A GROUP of 37 Members of United States Congress has issued a letter to Indonesia’s ambassador in Washington raising serious concern over what it calls “growing radicalisation” and the persecution of women, ethnic and religious minorities, and the LGBTQI community.
In a firmly worded letter sent to Budi Bowoleksono last Friday, Representatives called upon Indonesia to “proactively attend” to this situation, citing floggings of gay men in Aceh, a raid of a gay spa in Jakarta, and the jailing of Jakarta governor Basuki “Ahok” Tjahaja Purnama.
Led by Democratic Party member Sean Patrick Maloney, the statement warned that attacks on minority groups could “negatively impact diplomatic relations and foreign investments in your country, if left unchecked.”
SEE ALSO: Why are LGBT Indonesians under siege?
— Stephen Peters II (@stephenpeters2) June 19, 2017
Homosexuality is not a crime in Indonesia, however LGBT communities have been increasingly targeted by public officials since early 2016.
Several high-profile raids have occurred in recent months, including a “gay party” in Surabaya and a men-only spa in Jakarta leading to the arrest of 141 people. West Java police subsequently announced they would create a “taskforce” to investigate LGBT activity.
In May, two young men were publicly caned in the conservative, semi-autonomous province of Aceh, which implements corporal punishment for adultery and homosexuality under Shariah law. This drew widespread international condemnation from rights groups.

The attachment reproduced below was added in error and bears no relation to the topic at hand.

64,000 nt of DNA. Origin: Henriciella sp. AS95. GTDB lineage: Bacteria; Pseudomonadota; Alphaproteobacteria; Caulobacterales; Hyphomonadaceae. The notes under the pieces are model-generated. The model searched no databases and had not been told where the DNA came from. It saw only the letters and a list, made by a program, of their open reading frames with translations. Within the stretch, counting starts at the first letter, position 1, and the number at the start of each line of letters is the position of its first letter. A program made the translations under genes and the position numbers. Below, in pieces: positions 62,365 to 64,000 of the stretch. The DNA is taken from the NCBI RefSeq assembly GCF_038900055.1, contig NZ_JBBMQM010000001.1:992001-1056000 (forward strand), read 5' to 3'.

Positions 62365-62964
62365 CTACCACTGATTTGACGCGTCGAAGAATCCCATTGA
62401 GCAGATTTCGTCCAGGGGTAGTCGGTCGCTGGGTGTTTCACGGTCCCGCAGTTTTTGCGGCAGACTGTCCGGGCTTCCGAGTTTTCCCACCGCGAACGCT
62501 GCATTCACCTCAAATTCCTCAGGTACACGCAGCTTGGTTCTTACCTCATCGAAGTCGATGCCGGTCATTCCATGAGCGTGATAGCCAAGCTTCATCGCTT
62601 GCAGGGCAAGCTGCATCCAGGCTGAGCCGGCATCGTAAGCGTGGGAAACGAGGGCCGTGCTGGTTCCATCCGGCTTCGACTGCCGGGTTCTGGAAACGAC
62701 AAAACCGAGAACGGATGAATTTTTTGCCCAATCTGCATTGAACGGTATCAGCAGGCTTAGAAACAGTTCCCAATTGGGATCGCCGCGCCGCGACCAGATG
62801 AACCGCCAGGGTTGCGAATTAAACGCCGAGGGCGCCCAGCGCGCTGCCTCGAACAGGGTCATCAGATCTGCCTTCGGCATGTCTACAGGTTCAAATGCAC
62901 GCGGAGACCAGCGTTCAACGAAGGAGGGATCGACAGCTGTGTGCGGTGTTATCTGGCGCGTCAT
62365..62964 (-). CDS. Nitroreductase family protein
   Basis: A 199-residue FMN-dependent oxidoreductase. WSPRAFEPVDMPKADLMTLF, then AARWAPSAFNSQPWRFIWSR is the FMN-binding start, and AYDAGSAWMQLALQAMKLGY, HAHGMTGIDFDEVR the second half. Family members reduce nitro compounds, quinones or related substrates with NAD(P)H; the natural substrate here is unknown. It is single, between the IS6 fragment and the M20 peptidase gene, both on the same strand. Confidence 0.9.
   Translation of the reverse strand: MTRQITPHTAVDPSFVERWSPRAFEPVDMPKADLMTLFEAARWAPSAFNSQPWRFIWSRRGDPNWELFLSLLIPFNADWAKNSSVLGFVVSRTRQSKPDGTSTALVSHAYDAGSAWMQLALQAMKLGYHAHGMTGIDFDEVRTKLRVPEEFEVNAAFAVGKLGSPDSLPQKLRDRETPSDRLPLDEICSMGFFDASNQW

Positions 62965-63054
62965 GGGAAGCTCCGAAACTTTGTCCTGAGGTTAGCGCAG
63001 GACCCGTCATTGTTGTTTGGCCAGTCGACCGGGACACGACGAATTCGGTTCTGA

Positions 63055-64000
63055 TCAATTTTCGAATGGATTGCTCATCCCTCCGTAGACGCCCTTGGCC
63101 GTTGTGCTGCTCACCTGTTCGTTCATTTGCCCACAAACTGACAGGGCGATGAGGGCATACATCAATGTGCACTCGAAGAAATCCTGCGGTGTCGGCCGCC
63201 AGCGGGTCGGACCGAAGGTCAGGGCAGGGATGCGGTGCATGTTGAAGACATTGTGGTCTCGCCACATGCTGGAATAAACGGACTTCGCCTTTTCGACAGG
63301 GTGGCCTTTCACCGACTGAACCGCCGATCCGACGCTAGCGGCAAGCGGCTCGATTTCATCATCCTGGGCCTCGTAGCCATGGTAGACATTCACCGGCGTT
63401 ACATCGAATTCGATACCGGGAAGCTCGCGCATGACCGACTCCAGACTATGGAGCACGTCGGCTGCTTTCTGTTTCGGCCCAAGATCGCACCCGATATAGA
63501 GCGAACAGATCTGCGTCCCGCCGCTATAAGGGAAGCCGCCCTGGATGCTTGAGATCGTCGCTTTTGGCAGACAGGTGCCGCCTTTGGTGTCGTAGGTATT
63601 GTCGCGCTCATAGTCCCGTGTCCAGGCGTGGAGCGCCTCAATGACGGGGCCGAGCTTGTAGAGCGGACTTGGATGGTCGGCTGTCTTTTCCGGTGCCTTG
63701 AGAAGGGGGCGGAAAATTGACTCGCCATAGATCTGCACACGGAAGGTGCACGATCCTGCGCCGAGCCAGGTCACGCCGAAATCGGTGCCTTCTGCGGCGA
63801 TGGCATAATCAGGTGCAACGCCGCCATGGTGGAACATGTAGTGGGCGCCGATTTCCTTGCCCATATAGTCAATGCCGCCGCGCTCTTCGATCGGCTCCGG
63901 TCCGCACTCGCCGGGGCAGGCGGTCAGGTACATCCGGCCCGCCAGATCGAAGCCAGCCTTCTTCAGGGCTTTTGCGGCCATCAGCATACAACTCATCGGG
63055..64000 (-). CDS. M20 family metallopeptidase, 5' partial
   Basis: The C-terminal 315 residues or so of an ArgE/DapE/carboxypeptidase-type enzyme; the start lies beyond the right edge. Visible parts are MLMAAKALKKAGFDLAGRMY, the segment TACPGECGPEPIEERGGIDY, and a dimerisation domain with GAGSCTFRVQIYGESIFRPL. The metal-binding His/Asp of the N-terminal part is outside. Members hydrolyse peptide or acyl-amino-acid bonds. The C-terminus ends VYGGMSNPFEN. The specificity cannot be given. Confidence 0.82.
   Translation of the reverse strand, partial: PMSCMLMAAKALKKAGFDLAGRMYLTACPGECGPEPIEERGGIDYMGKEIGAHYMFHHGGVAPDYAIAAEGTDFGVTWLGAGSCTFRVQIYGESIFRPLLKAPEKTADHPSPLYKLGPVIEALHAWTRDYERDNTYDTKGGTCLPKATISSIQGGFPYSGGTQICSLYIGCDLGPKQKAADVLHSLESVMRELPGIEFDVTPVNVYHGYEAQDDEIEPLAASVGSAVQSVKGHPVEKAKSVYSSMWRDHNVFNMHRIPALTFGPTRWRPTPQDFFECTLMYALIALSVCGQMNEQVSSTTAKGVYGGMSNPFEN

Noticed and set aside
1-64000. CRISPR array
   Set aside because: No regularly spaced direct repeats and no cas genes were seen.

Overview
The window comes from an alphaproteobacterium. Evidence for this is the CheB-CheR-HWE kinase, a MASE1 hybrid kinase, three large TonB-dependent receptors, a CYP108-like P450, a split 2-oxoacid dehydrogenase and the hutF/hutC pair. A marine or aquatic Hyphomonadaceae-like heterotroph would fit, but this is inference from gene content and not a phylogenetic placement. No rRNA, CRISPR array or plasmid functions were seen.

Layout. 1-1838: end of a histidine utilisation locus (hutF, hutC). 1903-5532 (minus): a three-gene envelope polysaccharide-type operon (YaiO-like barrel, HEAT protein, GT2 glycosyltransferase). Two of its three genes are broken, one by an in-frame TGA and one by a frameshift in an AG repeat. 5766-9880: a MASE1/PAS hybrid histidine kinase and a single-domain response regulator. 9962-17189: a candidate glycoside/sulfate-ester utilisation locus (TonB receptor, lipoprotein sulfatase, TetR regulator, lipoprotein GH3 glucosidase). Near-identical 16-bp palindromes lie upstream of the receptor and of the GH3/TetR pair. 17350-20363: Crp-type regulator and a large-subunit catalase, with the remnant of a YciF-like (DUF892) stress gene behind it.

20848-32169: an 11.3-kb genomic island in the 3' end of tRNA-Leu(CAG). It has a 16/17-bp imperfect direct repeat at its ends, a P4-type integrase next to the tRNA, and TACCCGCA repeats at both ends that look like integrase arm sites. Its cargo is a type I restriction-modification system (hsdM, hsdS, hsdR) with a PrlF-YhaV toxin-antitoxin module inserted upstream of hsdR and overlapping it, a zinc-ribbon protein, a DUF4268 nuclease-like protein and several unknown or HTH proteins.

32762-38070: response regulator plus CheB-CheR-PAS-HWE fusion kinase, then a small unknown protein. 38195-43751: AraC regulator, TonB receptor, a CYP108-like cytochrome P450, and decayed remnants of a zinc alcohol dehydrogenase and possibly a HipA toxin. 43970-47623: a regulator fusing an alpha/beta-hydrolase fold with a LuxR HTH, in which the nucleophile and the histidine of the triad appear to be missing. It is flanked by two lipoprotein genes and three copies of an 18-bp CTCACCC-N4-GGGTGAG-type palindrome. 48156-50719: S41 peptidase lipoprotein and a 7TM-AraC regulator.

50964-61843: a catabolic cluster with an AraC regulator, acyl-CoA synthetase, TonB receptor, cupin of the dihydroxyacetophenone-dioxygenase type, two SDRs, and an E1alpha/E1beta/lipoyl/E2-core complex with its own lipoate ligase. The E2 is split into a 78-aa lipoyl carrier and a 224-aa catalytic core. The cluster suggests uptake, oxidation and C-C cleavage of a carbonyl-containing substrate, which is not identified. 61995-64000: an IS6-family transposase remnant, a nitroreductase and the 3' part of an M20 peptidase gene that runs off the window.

Moreover, the letter states that the jailing of Jakarta’s former Christian, ethnically Chinese governor Ahok for blasphemy against Islam as further sending a “chilling message” about tolerance, pluralism and stability in Indonesia.
“While the United States respects the values and traditions of other nations,” continued the letter, “we cannot turn a blind eye to the persecution of minority communities, whether women, religious minorities or LGBTQ people.”
The congressmen and women’s letter also cites a study from the Williams Institute at the University of California that found anti-LGBT discrimination could be costing US$12 billion to Indonesia’s gross domestic product.
“We deeply value our nation’s ties with Indonesia, the world’s third largest democracy, a democratic leader in the Muslim world, and a close ally and trade partner,” said the statement.
“Please know that we will continue monitoring the situation, and hope that Indonesia will proactively attend to this human rights situation.”